Wednesday, July 20, 2016

"Ya kin not hit a ghosk, 'cause they is jus' air!"

There have been a number of skilled writers and artists who have given us great Popeye stories over the years, but the one person who comes closest to matching E.C. Segar (Popeye's creator) in giving us Segar's unique synthesis of slapstick and grand adventure is Bud Sagendorf, who wrote and drew Popeye comics for Dell.

Popeye #3 (August-October 1948) is a prime example of this. The cover story is a 32-pager titled "Ghost Island," which actually starts out with Popeye refusing to go on an adventure.

That's because this particular adventure involves delivering ghost traps to the appropriately-named Ghost Island, where the island's sole inhabitant is simply tired of being haunted.

Popeye doesn't want to tangle with ghosts. You can't fight something intangible and throwing a punch is pretty much Popeye's sole tactic for dealing with dangerous situations. But though Popeye wants to leave the ghosts alone, the ghosts don't want to leave him alone.

But when Swee'Pea is snatched by a ghost, Popeye pretty much has to get involved.      
I love how Sagendorf draws the ghosts--everything about them exudes a casual matter-of-factness that just makes the situation that much more hilarious.

What follows is both exciting and funny. Popeye sails with the cargo of ghost traps for ghost island. Olive Oil stows away on board disguised as one of the ghost--only to walk into one of the traps. The ghosts sabotage the compass, sending the boat wildly off course. When they finally arrive on the island, their client is livid when he sees a dozen ghosts (along with their luggage) disembarking.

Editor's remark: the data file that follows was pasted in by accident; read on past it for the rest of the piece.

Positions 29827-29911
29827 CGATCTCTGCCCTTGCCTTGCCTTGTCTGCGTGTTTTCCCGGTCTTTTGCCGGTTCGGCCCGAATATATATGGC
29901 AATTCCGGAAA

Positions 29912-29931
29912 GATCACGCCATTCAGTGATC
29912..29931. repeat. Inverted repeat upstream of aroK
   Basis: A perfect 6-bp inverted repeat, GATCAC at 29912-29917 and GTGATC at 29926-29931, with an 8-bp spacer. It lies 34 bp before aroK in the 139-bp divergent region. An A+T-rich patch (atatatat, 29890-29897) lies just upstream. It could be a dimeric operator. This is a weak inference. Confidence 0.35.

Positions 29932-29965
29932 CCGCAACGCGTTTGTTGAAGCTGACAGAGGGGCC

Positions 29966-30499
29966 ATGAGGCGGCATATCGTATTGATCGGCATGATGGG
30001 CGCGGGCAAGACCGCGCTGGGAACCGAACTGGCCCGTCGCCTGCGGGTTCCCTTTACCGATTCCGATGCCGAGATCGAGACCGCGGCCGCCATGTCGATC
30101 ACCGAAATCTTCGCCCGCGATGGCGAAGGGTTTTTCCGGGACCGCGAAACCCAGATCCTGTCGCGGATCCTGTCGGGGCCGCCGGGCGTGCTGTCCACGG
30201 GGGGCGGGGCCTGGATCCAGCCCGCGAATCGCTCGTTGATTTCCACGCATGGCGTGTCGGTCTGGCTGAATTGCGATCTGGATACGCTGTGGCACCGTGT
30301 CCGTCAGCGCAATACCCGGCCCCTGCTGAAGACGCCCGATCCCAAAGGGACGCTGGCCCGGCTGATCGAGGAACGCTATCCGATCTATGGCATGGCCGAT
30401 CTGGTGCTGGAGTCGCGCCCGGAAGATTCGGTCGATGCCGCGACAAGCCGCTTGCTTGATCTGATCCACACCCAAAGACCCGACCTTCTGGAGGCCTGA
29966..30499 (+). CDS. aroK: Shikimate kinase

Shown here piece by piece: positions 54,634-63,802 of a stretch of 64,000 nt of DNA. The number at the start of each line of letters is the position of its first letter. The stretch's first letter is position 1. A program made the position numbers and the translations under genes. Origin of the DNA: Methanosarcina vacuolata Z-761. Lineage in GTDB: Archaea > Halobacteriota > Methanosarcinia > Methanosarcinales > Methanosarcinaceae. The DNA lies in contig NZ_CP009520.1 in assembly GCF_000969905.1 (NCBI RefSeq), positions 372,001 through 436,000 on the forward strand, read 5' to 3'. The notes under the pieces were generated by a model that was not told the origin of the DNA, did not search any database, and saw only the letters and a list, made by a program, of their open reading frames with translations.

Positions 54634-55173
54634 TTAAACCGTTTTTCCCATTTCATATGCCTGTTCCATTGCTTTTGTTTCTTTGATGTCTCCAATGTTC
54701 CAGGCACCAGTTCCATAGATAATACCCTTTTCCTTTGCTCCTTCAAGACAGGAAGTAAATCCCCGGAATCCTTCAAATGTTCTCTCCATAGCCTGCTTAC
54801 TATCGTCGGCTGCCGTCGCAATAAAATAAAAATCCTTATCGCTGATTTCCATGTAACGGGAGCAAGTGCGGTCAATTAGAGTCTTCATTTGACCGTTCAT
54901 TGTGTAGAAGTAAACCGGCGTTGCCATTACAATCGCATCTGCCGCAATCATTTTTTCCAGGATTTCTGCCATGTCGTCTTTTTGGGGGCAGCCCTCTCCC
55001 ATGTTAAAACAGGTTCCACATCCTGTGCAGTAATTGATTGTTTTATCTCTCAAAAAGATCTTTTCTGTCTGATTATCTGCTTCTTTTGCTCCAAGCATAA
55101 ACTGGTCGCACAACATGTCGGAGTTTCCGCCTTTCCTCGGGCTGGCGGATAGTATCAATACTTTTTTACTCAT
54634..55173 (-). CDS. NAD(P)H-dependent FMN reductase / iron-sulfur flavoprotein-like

In the end, it turns out the ghosts are just guys wearing sheets, hired by the ghost trap salesman to drum up business. And Swee'Pea? He turns out to be working for the "ghosts" as well--the little brat took a bribe to help out.

The salesman, by the way, turns out to be someone who is always in need of money--otherwise, he would have to pay you Tuesday for a hamburger today. When Popeye finally finds out what's going on--he indulges himself by beating up a lot of "ghosts" and then having words with Wimpy.

The trouble with reviewing a story like this is that it brings to mind the old saying about analyzing humor: It's like dissecting a frog--you can do it, but the frog dies in the process. A brief summary of the story simply does not do it justice and the humor has a delightful sort of bizarre-ness to it that makes it difficult to describe at all. Like E.C. Segar's original comic strip, Bud Sagendorf's Popeye stories have to be read to be truly appreciated. 

Next week, we return to giant robots fighting giant monsters--the obvious fallback position when you don't have Popeye available to simply punch out the monsters.

No comments:

Post a Comment

Related Posts Plugin for WordPress, Blogger...